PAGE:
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Keep A Stiff Upper Lip… If you can!

I was reminded the other day about what we do in the face of adversity.

Many people freak out and are not able to control themselves.

Others are just the opposite - they hold their breath and endure it.

The latter is known as stoicism and this philosophy dates from the time of the Greeks. To the stoics, happiness is found not by our desire for pleasure or our avoidance of pain. Instead we must accept the moment as it presents itself:  it is what it is.

The British attitude of 'Keep A Stiff Upper Lip' is a prime example of this mentality, and one of the foremost Brits who expressed this was the poet and novelist Rudyard Kipling.

The best way to illustrate this is his poem called 'If'. Here it is below... or you can watch the video here.


IF you can keep your head when all about you
Are losing theirs and blaming it on you,
If you can trust yourself when all men doubt you,
But make allowance for their doubting too;
If you can wait and not be tired by waiting,
Or being lied about, don't deal in lies,
Or being hated, don't give way to hating,
And yet don't look too good, nor talk too wise:

If you can dream - and not make dreams your master;
If you can think - and not make thoughts your aim;
If you can meet with Triumph and Disaster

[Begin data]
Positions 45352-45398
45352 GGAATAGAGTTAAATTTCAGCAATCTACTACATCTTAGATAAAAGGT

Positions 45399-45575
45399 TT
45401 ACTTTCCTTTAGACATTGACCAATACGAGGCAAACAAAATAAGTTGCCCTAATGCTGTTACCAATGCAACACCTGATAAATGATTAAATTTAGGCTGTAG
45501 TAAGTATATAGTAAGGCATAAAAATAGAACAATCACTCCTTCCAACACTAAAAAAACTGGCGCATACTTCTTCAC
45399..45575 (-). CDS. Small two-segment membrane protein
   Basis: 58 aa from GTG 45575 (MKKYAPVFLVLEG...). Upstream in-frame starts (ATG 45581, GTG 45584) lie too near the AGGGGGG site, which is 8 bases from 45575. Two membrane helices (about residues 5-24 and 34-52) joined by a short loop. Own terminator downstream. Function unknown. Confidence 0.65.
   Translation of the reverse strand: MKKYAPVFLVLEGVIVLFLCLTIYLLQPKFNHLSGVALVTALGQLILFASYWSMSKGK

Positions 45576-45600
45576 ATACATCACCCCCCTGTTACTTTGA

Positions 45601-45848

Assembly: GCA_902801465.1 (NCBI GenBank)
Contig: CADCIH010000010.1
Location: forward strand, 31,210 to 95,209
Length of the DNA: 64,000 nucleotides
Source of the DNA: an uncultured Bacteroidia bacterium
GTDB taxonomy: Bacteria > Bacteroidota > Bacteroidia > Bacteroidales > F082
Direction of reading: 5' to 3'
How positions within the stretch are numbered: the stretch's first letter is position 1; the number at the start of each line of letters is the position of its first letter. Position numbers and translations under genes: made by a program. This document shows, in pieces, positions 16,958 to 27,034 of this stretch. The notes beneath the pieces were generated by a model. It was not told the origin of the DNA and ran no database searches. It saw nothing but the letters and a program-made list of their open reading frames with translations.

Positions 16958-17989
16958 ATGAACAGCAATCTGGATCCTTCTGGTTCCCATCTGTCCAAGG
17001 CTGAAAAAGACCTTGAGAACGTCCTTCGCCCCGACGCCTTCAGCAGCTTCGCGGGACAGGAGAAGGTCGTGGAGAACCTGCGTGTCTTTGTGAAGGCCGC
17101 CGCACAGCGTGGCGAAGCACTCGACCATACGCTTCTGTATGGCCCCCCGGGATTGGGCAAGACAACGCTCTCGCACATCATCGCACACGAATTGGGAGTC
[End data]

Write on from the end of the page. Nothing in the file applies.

And treat those two impostors just the same;
If you can bear to hear the truth you've spoken
Twisted by knaves to make a trap for fools,
Or watch the things you gave your life to, broken,
And stoop and build 'em up with worn-out tools:

If you can make one heap of all your winnings
And risk it on one turn of pitch-and-toss,
And lose, and start again at your beginnings
And never breathe a word about your loss;
If you can force your heart and nerve and sinew
To serve your turn long after they are gone,
And so hold on when there is nothing in you
Except the Will which says to them: 'Hold on!'

If you can talk with crowds and keep your virtue,
' Or walk with Kings - nor lose the common touch,
if neither foes nor loving friends can hurt you,
If all men count with you, but none too much;
If you can fill the unforgiving minute
With sixty seconds' worth of distance run,
Yours is the Earth and everything that's in it,
And - which is more - you'll be a Man, my son!